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Informational Social Influence

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Informational Social Influence

The autokinetic effect is a phenomenon that causes light observed in a dark environment to appear as if it’s moving. An everyday example of this would be how stars appear to be moving in the night sky. This happens because your eyes make a lot of slight movements, especially when staring at a fixed point for a long period of time. In an attempt to make your vision clearer, your brain removes distracting shakiness from your vision; but in doing so, makes you unable to tell if it is your eyes or the object moving. This makes still objects appear as if they are moving, which is especially noticeable when a bright object is visible on a dark background.

In this article, we will explore the Sherif 1935 experiment and the informational social influence.

Sherif's 1935 experiment

  • Sherif wanted to see how group norms are established. Group norms are long-lasting, agreed-upon ideas that occur as a result of a process called ‘norm crystallisation’. Norm crystallisation is the process of a group of people reaching a consensus together. For example, you may be asked to tackle a group task at school or college. Together with your group, you will reach an agreement on how to carry out the task. Sherif was also interested in investigating normative social influence vs informational social influence. Let’s take a look at what these terms mean.

Normative social influence is an explanation for conformity which is driven by our need to fit into a group. It occurs when we feel social pressure from others, our environment, or society.

For example, if your friends all like a particular band and talk about it often, you may feel pressured to listen to them too, even if you don’t actually enjoy the music.

Informational social influence is an explanation for conformity that is driven by our wish to be correct. It occurs when we lack information (an ambiguous situation) about something and look to others for guidance.

An example of this would be if you have just started college and weren’t familiar with the location of your psychology classroom. If a group of students are talking about the subject, you might be tempted to follow them, assuming they know where the classroom is.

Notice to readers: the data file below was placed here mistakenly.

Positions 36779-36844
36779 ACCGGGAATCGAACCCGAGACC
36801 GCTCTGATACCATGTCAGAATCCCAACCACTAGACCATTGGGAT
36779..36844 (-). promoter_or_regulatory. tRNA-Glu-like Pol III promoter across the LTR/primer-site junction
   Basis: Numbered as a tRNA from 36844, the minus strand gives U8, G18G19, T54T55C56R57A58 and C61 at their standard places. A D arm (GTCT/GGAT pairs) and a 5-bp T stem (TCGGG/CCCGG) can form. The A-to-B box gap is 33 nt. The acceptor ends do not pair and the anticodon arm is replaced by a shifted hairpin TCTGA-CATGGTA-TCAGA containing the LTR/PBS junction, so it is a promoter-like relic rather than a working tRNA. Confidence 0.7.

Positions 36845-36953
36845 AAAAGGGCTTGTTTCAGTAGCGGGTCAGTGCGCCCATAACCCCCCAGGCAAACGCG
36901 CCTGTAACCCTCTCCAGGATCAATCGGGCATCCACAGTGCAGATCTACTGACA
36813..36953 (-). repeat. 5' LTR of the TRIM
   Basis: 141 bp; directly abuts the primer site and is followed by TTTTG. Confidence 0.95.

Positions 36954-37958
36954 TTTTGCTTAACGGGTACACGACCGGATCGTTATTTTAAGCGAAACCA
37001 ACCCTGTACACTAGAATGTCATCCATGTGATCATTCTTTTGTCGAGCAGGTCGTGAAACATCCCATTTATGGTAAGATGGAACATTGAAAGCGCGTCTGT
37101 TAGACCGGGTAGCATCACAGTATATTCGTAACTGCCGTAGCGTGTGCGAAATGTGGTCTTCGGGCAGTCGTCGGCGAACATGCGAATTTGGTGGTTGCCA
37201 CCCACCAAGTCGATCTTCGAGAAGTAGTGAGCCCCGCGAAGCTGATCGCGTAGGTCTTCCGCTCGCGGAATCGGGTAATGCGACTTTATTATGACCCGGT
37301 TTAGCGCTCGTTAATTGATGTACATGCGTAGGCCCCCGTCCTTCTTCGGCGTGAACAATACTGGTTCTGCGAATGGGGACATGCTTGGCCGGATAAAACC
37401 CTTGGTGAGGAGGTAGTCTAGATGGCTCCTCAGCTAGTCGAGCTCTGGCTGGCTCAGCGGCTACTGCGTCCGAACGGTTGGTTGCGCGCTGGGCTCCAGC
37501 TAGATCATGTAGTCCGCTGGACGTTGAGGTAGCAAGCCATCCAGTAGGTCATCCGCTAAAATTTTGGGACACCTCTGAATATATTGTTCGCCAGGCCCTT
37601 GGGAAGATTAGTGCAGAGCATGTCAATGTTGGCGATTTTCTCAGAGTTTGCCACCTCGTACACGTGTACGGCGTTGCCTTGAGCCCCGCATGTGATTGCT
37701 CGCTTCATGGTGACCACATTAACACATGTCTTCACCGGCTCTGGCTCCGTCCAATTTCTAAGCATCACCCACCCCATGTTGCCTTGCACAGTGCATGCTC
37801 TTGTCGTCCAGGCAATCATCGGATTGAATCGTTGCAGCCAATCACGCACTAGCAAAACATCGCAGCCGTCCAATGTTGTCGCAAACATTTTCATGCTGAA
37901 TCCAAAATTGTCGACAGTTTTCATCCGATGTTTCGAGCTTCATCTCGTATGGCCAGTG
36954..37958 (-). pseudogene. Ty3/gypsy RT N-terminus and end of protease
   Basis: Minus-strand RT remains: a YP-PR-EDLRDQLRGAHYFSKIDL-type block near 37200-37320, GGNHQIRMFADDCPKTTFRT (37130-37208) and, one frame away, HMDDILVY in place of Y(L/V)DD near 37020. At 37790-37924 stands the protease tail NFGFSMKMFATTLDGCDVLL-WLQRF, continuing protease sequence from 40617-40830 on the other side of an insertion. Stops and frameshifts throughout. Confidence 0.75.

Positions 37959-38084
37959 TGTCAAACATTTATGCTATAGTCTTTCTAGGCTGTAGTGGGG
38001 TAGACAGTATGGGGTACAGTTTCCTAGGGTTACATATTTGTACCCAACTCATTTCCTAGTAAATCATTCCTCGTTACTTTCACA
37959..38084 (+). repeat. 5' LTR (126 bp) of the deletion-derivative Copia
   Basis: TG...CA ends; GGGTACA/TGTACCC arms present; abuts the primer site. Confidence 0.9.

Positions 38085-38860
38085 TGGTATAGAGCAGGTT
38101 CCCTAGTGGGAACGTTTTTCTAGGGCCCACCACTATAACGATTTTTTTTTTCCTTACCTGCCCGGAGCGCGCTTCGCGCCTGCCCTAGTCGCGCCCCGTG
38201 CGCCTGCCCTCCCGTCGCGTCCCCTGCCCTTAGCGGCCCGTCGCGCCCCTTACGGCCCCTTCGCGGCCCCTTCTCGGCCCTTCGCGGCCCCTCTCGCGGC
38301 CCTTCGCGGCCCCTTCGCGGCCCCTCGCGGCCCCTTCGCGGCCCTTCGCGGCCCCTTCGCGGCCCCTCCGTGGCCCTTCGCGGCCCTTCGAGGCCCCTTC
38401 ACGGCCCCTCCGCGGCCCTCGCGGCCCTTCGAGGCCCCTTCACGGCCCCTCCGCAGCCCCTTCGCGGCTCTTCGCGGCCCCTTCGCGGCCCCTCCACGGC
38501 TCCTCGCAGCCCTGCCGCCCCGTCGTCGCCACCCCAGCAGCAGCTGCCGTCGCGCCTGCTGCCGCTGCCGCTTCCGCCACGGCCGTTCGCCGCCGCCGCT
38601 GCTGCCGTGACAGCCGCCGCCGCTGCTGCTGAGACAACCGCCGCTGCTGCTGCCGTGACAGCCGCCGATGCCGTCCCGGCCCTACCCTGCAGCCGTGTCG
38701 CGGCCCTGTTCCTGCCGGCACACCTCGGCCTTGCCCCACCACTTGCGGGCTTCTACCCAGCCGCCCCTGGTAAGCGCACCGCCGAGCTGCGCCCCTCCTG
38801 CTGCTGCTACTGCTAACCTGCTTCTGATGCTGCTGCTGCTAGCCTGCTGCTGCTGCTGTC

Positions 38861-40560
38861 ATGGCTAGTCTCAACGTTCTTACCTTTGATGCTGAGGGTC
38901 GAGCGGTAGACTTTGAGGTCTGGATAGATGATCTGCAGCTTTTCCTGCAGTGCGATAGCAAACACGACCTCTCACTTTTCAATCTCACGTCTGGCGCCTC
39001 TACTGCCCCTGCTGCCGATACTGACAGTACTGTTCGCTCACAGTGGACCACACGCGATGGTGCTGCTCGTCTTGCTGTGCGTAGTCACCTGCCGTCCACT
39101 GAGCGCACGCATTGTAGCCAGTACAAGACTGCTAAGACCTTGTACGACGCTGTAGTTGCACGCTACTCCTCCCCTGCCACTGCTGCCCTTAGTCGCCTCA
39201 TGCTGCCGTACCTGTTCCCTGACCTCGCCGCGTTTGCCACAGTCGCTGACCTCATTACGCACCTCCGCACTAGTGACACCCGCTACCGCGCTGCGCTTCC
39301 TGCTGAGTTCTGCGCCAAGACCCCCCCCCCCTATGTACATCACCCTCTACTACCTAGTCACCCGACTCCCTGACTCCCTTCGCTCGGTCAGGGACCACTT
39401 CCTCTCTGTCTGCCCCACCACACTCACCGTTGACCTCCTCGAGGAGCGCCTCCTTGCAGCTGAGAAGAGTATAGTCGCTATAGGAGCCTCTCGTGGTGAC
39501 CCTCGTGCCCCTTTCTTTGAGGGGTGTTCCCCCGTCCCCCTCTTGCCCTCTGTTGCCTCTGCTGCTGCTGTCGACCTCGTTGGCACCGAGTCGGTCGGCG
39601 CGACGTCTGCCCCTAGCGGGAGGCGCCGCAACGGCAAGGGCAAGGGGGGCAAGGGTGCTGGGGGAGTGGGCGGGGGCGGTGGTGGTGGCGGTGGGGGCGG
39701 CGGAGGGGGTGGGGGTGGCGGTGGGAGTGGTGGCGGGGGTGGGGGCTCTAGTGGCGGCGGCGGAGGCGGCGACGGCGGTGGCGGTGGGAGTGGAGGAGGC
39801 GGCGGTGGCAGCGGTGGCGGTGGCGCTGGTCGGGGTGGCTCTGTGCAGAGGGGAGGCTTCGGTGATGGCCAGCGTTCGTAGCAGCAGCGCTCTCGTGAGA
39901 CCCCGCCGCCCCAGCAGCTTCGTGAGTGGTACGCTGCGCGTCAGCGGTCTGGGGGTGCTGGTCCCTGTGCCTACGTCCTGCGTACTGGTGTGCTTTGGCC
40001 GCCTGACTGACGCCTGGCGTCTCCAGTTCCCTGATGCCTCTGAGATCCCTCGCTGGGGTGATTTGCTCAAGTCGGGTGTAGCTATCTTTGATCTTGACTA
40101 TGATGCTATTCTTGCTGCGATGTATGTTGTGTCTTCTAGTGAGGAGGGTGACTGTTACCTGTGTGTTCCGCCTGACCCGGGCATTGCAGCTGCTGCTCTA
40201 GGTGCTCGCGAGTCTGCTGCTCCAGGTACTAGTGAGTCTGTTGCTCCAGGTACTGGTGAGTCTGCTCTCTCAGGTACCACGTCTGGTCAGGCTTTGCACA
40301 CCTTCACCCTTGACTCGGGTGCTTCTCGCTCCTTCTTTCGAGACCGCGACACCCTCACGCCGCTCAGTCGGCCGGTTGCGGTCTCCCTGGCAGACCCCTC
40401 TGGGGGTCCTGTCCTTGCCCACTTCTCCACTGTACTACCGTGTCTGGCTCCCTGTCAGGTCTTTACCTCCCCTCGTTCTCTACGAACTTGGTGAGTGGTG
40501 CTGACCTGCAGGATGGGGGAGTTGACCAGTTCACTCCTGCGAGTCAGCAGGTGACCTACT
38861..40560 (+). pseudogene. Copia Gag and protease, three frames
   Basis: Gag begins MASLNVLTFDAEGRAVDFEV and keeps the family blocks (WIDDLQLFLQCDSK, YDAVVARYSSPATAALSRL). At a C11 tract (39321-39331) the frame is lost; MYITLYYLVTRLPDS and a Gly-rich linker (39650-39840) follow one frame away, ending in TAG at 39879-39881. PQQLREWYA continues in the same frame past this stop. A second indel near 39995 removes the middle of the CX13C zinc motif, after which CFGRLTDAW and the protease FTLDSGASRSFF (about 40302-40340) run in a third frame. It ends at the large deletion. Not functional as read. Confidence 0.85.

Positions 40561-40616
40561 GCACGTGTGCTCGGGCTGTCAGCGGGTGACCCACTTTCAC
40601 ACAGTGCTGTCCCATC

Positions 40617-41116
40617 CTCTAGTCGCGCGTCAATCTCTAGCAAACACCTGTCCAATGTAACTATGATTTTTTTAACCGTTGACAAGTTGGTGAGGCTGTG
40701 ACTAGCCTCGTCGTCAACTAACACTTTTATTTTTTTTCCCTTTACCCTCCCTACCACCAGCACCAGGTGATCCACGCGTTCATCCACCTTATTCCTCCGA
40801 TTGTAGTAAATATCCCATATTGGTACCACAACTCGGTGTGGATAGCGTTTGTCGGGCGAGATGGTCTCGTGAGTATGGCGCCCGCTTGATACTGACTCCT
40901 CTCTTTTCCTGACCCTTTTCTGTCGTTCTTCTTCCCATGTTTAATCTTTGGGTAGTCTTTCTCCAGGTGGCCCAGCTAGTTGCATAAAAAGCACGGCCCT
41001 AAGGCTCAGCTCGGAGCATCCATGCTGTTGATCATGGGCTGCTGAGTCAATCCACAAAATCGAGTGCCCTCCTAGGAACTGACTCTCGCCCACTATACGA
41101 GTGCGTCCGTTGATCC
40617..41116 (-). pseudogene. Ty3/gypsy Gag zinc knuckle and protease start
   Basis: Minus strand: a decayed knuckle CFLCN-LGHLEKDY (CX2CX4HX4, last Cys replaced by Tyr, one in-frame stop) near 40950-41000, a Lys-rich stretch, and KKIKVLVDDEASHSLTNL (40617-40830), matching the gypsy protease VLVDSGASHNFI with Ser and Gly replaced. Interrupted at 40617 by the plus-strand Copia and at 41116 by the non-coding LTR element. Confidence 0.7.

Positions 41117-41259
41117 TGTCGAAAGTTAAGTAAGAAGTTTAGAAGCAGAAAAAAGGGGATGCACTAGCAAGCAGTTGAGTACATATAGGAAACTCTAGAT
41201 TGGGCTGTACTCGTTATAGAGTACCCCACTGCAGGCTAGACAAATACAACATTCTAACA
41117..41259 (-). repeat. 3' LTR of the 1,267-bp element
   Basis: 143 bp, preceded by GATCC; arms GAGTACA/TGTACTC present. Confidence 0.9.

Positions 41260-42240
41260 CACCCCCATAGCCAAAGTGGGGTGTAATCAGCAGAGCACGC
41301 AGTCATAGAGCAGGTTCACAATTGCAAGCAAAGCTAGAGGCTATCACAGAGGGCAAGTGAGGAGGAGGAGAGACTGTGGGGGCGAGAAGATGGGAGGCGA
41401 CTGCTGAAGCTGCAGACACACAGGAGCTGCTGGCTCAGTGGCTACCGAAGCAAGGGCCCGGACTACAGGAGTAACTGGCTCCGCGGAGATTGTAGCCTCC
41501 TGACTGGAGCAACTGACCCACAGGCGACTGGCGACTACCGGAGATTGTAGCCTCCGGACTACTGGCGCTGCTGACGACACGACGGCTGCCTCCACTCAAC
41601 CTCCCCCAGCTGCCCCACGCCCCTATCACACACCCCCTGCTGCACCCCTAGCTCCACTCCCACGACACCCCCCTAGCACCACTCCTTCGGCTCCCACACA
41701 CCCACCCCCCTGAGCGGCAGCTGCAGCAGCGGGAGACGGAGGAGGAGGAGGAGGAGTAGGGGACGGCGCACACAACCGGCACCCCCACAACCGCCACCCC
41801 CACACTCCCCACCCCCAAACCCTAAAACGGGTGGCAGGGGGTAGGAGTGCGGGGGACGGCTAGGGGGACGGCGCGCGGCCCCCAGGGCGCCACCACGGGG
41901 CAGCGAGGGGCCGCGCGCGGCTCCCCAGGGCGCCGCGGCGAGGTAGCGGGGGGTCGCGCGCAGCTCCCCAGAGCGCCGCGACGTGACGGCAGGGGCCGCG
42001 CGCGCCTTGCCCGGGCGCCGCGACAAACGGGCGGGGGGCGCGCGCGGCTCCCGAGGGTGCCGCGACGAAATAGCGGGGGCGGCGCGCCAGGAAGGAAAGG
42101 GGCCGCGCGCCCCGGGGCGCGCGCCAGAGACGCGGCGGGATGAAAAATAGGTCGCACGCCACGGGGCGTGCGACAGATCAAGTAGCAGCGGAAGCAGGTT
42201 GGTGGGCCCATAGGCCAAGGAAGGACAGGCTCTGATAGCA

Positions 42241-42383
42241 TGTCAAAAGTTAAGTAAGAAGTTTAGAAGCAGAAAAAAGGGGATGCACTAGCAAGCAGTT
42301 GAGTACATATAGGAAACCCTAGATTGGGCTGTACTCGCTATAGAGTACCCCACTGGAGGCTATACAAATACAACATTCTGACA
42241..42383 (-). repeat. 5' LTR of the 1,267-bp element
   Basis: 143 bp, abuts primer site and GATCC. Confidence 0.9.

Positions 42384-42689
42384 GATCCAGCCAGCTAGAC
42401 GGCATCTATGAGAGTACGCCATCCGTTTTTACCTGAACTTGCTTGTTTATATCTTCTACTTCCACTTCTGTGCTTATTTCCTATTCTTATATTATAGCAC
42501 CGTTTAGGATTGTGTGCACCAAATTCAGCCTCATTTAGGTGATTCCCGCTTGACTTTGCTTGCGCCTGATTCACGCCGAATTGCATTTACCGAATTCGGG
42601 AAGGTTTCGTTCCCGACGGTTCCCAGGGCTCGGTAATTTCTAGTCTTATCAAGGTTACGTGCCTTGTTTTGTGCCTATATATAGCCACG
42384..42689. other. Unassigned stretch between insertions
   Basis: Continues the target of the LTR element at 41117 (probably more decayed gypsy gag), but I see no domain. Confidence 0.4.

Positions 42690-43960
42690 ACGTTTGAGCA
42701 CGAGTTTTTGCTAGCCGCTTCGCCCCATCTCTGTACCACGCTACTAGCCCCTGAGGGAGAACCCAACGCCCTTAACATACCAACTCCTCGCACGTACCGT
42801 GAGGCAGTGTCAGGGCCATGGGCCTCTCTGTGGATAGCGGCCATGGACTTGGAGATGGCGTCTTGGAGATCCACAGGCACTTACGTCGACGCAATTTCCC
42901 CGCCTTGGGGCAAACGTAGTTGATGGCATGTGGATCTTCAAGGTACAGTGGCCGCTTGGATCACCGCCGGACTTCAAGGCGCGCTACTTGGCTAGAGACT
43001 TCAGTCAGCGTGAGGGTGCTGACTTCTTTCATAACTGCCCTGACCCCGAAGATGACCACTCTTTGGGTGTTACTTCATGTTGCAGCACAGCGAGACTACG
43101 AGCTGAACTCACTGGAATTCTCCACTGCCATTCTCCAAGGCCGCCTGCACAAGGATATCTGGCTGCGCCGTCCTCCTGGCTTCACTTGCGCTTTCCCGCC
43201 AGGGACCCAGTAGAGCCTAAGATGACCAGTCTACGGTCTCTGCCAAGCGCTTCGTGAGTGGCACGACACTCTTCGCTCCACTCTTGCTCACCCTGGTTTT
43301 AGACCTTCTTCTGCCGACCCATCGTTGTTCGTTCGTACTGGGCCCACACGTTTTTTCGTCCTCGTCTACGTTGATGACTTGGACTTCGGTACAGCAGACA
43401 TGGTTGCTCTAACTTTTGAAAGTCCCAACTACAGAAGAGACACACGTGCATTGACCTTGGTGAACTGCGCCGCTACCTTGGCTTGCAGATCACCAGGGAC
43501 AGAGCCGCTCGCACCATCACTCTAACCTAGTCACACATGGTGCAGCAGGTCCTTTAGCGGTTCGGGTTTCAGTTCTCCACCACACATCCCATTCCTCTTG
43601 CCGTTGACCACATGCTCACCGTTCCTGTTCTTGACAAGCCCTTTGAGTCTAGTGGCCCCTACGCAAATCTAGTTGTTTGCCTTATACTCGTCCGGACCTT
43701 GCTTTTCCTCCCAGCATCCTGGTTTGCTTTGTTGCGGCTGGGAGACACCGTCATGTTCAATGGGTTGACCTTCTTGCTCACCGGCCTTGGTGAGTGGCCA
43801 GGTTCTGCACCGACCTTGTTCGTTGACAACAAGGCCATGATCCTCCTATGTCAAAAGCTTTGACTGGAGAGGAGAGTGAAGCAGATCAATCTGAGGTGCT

How was the Sherif 1935 experiment conducted?

Sherif’s experiment was a lab experiment. The apparatus (equipment used for the experiment) consisted of a black screen and light. As a result of the autokinetic effect, the light would appear to move when projected onto the screen.

Informational Social Influence Sherif autokinetic effect experiment StudySmarterSherif autokinetic effect experiment apparatus, brocku.ca

The participants were asked to individually estimate how much the light had moved in inches. It was established that estimates ranged from two to six inches. After the individual responses were recorded, Sherif placed participants into groups of three. He selected the groups based on their responses so that two group members would have a similar estimate and the third would have a very different one. Participants were then asked to say aloud what their estimate was.

What were the results of Sherif’s 1935 experiment?

Sherif hypothesised that people would conform to group norms when they were put in an ambiguous situation, which is why he chose for his experiment to have no clear correct answer from the participants’ point of view.

Sherif found that the member of the group with the most different estimate from the others would change their answers to the two members’ with similar estimates, thus, showing that people would always conform to the group norm.

As nobody was sure of the answer, they looked to the other members of the group for guidance, therefore, this experiment is an example of informational social influence.

The results from this study confirm that when in an ambiguous situation, people will look to others for guidance to follow the norm.

Criticisms of the Sherif 1935 experiment

Sherif’s study was not without its criticisms. Below, we will go through some of them.

Was there a group?

Usually, when we talk about conforming to group norms, we are referring to large, homogeneous groups and their social norms. However, this study only dealt with groups of three at one time, where only two members would initially agree with one another.

It could be argued that this doesn’t count as a group, especially when later studies such as Asch’s line study demonstrated that conformity was as low as 12% when the confederate group consisted of two people.

Was the task too ambiguous?

Since there was no actual right or wrong answer in this study, the ambiguity of the task could be considered an interference variable, which may have made it hard to determine if conformity was actually occurring.

In comparison, Asch (1951) had right and wrong answers in his study, ensuring that it was actually conformity that was affecting the results, which made the results valid.

Informational Social Influence - Key takeaways

  • Sherif (1935) wanted to see how group norms occurred, and how ambiguous situations may encourage conformity to these norms.